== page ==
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« Patent Profile: CellCyte Genetics Announces Issuance of Patent on Stem Cell Delivery Method | Main | LSI Conference on Buying, Selling and Licensing Patents »

November 15, 2007

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Comments

Don,

I still find it amazing that PTO keeps harping on the low allowance rate as reflecting "quality examination". It is but one aspect of the equation, and not necessarily the most important. I would say "fair, balanced and consistent" examination would be a better measure of "quality" but I'm sure the PTO hierarchy would consider that too difficult to measure. We've already seen how the PTO currently plays "fast and loose" with the facts in their current Rule making, as reflected in the GSK/Tafas suits. Frankly, at this point, what the PTO hierarchy has to say about "quality" in examination has very little credibility with me now.

EG: "Frankly, at this point, what the PTO hierarchy has to say about [anything] in examination has very little credibility with me now."

You still give them too much credit....

Waiting for Jan. 20, 2009

You're probably right, I may have given the PTO hierarchy "too much credit." I'm watching with great fascination the GSK/Tafas suits, and all the fallout from those. May be the PTO hierarchy will be forced to explain all these so-called "quality" initiatives that no one but them seem to find worthy in depositions.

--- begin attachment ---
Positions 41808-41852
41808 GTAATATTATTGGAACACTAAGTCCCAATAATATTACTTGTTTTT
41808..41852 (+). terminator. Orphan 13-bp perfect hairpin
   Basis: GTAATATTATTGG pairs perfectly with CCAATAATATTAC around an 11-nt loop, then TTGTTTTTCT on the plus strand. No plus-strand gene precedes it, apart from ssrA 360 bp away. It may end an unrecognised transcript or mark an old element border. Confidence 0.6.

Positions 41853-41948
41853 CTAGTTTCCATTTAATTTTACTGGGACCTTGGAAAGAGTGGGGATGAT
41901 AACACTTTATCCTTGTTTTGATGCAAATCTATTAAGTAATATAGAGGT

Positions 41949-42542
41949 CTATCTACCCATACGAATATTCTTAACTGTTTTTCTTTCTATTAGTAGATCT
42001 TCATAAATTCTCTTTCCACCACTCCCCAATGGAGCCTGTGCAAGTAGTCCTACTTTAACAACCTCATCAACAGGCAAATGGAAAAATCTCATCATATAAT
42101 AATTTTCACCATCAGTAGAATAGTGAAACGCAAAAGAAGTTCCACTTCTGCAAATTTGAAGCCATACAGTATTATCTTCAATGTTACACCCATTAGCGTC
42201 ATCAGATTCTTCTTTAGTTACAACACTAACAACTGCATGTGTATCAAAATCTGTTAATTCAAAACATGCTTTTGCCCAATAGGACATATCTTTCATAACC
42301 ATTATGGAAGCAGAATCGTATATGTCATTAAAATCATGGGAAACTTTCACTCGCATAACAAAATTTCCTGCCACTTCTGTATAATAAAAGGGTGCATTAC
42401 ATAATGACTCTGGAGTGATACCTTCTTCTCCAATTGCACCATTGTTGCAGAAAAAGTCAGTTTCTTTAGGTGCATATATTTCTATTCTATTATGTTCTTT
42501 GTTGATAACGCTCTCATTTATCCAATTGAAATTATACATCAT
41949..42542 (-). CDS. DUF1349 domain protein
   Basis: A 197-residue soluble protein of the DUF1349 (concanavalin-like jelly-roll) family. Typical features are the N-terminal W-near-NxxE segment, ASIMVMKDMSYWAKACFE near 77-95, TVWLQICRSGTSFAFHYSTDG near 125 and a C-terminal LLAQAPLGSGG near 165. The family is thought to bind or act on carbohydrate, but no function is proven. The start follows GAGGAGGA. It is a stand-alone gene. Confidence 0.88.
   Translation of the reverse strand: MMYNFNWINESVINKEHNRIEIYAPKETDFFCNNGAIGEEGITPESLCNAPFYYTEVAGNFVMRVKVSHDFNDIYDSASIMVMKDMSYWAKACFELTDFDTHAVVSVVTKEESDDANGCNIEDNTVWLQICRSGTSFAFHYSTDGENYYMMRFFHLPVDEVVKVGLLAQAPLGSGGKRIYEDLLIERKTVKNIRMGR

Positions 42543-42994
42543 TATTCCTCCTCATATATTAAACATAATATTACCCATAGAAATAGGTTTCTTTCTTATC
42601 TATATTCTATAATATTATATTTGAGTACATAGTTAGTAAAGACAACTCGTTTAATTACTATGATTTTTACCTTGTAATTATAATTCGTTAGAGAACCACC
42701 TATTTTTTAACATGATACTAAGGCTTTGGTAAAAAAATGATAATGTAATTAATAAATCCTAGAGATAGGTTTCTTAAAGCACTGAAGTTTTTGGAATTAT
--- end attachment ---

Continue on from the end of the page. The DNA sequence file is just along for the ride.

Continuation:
"I still find it amazing that PTO keeps harping on the low allowance rate as reflecting "quality examination". It is but one aspect of the equation, and not necessarily the most important."

It is almost certainly the most important aspect of the equation and that is easily understood if you imagine the sort of patents we'd be seeing issued if that percentage rate had increased instead of decreased.

Get it?

Dear Hope:

You presume that the patents that are not being allowed are solely (or disproportionately) patents that should not be allowed. You neglect to consider that the office may not be allowing patents that they should be allowing. It can't be the case that the Office has only and specifically refused to allow those patents that should not be allowed; not only is such an outcome statistically unlikely, it is not consistent with human experience. In any endeavor, whether it's patents or widgets, improving quality by reducing the bad species will always encompass at least some of the good species as well.

Which is why the bald numbers of reduced allowance rate don't tell the whole story. And the part about it "not necessarily being the most important" part of the story is this: the most important part is whether the Office is disproportionately refusing to allow "bad" patents (i.e., ones that should not be allowed). Because if the answer to this question is "no," it is legitimate to ask which does more harm to innovation, granting "bad" patents or refusing to grant "good" ones.

Now, do you "get it?"

Thanks for the comment.

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